Formerly known as "Leavitt's Olde English Bulldogge", the breed was developed by an American breeder David Leavitt in Pennsylvania as a re-creation of the 19th century working dog known as the "Regency Bull Baiter". Leavitt started working on this project in the early 1970's and had used the modern English Bulldog, Bullmastiff, American Bulldog and the Pit Bull Terrier in his breeding programme. The Leavitt Bulldog was universally known as the Olde English Bulldogge until recently, when the breed creator decided to change the name for easier distinction from other bulldogge re-creations, many of which carry the OEB moniker as well. It should be noted that there is also an official Olde English Bulldogge breed in existence, which, while also being originally David Leavitt's creation, is today a separate breed from the Leavitt Bulldog, but is also different than many other "alternative" bulldogge breeds out there.
The official OEB breed was abandoned by David Leavitt in 1995 and is now maintained by other breeders and its official registry, the OEBKC. The Leavitt Bulldog is seen by some as an off-shoot of the OEB, while the breed developer maintains that it is exactly the opposite. Regardless of the politics involved, name confusion and unclear history, the Leavitt Bulldog is not the same breed as the OEB, even though many similarities between the two exist, which can be attributed to the simple fact that both were created by the same man, David Leavitt. Reportedly healthier and less aggressive than its parent breeds, the Leavitt Bulldog is primarily a companion and watchdog, but it also excells in weight-pulling activities and therapy work.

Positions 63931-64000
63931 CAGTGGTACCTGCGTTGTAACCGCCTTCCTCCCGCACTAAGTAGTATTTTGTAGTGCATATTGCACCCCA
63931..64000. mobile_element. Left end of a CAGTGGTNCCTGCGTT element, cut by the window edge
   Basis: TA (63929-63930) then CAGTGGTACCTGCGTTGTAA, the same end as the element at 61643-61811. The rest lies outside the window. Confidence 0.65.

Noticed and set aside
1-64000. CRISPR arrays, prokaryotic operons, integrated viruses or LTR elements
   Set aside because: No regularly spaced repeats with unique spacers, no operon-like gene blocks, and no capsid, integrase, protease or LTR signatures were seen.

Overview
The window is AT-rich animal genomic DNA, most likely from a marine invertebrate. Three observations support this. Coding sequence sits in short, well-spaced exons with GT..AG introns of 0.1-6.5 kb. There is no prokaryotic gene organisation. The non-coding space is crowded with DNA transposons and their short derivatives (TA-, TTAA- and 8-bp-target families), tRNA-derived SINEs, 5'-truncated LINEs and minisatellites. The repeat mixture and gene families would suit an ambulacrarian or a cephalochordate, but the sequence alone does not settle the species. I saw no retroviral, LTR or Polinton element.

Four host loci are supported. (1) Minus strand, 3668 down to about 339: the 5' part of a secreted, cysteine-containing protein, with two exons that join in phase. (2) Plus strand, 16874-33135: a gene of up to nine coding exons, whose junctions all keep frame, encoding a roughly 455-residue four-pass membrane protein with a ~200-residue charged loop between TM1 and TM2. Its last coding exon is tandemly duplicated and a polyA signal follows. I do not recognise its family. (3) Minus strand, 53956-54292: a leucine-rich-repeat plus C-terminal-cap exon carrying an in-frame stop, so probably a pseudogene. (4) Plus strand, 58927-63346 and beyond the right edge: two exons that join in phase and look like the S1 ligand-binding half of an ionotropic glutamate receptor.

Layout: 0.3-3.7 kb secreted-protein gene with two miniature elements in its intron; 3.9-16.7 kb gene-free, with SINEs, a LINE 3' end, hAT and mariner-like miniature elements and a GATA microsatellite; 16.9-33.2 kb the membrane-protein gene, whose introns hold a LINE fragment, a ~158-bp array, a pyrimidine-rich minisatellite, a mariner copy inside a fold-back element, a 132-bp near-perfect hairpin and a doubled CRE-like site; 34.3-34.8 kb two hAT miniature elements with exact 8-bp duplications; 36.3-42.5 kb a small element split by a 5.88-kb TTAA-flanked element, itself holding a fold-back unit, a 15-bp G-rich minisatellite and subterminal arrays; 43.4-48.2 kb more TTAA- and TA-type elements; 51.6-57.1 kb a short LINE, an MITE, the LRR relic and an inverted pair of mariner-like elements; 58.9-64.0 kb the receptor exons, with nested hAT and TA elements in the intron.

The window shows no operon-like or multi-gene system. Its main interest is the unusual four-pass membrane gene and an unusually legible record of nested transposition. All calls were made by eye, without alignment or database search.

Intelligent and playful, the breed is loving of children and devoted to its master, being reasonably confrontational around other dogs. Even though it is generally an even-tempered and stable, the Leavitt Bulldog requires proper socialization and firm handling. This is a strong and agile dog, with broad shoulders, a wide chest and a large head. The muzzle is short and powerful, with a protruding lower jaw and well-developed cheek muscles. The nose can be black or brown, but not pink. The tail is left in its natural state, as are the ears, which can be of either of "rose" or "button" type.
The coat is flat and short, coming in all common Bulldog colours, solid or with brindling and white markings. Average height is around 19 inches, although taller examples exist.